|The Unit: Season One (2006)
Starring: Dennis Haysbert, Scott Foley, Robert Patrick, Max Martini, Michael Irby, Demore Barnes, Regina Taylor, Audrey Marie Anderson, Abby Brammell
It’s good to see the President alive and kicking. Dennis Haysbert, that is, after his character was callously assassinated at the start of “24” last season. The death marked the end of a fabulous performance to what might very well be the best fictional president in the history of the medium, and thankfully, the veteran actor hasn’t been deterred. His latest project, the CBS military drama “The Unit,” has Haysbert working with some of the most talented names in the industry: award-winning writer/director David Mamet and “The Shield” creator Shawn Ryan. Together, they’ve managed to create an enjoyable midseason replacement that is not only perfect for the man in every household, but the woman as well. The ratings speak for themselves, and despite an almost nonexistent ad campaign, “The Unit” has fast become one of the most watched shows on television. And for good reason, too.
Named for the top secret Special Forces team that the show revolves around, “The Unit” stars Haysbert as Jonas Blane, the veteran leader of the group who risks his life to save the day, and then returns home to take out the trash. Joining Blane in the field is second-in-command Mack Gerhardt (Max Martini), Charles Grey (Michael Irby), Hector Williams (Demore Barnes) and newcomer Bob Brown (Scott Foley), and while they may all take part in some of the most dangerous missions around the world, there’s a catch: their unit technically doesn’t exist, so they never get credit for a job well done.
What’s so interesting about the show, however, is that it doesn’t stop there. Executing a cover as desk jockeys for some bullshit logistical unit on base, the men aren’t the only ones tasked with living a lie. Their wives are also handed that responsibility, and should they not uphold this secrecy, it would directly put the lives of their husbands (and that of other wives’ husbands) at serious risk. Of course, what first looks like a show strictly about the military quickly turns into a strange amalgamation of “The Shield” and “Desperate Housewives.” These women have stories too – whether its about Jonas’ wife (Regina Taylor) playing the role of queen bee, Bob’s wife (Audrey Marie Anderson) adjusting to life as the new kid on the block, or Mack’s wife (Abby Brammell) having an affair with his commanding officer (Robert Patrick), you better believe that they’re going to get their chance to tell it.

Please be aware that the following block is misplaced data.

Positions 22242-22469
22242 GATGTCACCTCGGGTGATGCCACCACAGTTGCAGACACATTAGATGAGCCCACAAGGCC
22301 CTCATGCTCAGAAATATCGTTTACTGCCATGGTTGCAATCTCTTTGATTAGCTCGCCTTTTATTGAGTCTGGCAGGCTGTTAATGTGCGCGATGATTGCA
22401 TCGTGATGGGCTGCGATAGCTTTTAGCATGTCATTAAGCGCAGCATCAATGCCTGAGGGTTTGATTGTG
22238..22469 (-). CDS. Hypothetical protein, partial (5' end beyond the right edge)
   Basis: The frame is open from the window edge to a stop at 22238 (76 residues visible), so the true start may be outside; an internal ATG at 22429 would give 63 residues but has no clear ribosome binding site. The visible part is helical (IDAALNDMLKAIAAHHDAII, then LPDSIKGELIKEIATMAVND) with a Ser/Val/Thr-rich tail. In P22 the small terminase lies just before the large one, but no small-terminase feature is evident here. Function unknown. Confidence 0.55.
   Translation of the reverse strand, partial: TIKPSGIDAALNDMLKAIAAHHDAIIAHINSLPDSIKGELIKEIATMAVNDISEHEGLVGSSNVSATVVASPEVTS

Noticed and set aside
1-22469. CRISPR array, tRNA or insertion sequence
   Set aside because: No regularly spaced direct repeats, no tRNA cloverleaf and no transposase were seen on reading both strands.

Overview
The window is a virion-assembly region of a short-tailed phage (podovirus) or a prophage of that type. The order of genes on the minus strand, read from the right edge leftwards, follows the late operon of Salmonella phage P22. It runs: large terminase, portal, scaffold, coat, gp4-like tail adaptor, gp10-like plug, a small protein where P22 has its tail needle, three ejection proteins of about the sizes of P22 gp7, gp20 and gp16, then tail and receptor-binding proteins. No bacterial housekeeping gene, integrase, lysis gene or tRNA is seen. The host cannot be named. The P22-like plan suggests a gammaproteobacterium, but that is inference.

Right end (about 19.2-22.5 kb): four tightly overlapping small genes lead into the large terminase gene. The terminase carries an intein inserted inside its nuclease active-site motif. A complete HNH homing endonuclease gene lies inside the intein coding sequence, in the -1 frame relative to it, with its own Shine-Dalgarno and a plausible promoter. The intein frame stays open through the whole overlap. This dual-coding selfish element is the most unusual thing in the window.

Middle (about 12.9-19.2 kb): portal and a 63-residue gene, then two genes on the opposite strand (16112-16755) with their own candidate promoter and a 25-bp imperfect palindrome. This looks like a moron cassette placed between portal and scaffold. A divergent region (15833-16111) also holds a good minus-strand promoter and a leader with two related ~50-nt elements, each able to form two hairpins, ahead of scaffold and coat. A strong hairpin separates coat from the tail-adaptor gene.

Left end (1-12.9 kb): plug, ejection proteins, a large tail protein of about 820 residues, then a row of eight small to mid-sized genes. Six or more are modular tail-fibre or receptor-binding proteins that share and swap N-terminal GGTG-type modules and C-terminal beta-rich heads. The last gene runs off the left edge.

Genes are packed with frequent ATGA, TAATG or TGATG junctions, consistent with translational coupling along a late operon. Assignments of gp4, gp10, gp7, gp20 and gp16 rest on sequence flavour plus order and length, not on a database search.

What’s essentially so great about the show isn’t the large-scale dynamic, but rather the fact that Mamet is on board as a writer in addition to his credit as creator/executive producer. This means that the scripts are littered with classic Mamet dialogue, which in turn means that most of what comes out of the characters’ mouths isn’t very realistic. The pilot alone is brimming with several such instances. When asked how the world looks, Foley replies “Light and bright,” and when giving out orders to a bunch of by-the-book soldiers, Haysbert says “You three panic, the rest come with me.” And let’s not forget the big revelation about how cool the job is at the end of the episode: “You kidding? You get to shoot guns, jump out of airplanes and then come home to your family. It’s damn near perfect.” This is hardly a criticism, though, because while the dialogue may be ridiculously impractical, it’s a welcome change in comparison to shows just like it.The season one DVD release isn’t quite so safe from critique. It’s pretty obvious that Fox was a bit short on time when putting this four-disc box set together, and the end result is far from adequate. Featuring all thirteen episodes in an anamorphic widescreen video transfer, the only special features that appear are one audio commentary (on the episode “SERE,” with executive producer Shawn Ryan, author Eric L. Haney and actor Demore Barnes) and a short production featurette on the origin of the series (“Inside Delta Force). Now, while it’s completely reasonable that the DVD isn’t quite as “jam packed” as it probably should be (the turnover time before the end of the first season and the beginning of the next season was only a couple months), there’s simply no reasoning behind the studio’s decision to record only one commentary track, when several more could have easily been produced in the same day. I guess it’s just the price that loyal fans will have to pay in order to have their favorite show seen by a larger audience. In retrospect, it’s a fair trade, but for the here and now, well, it sucks.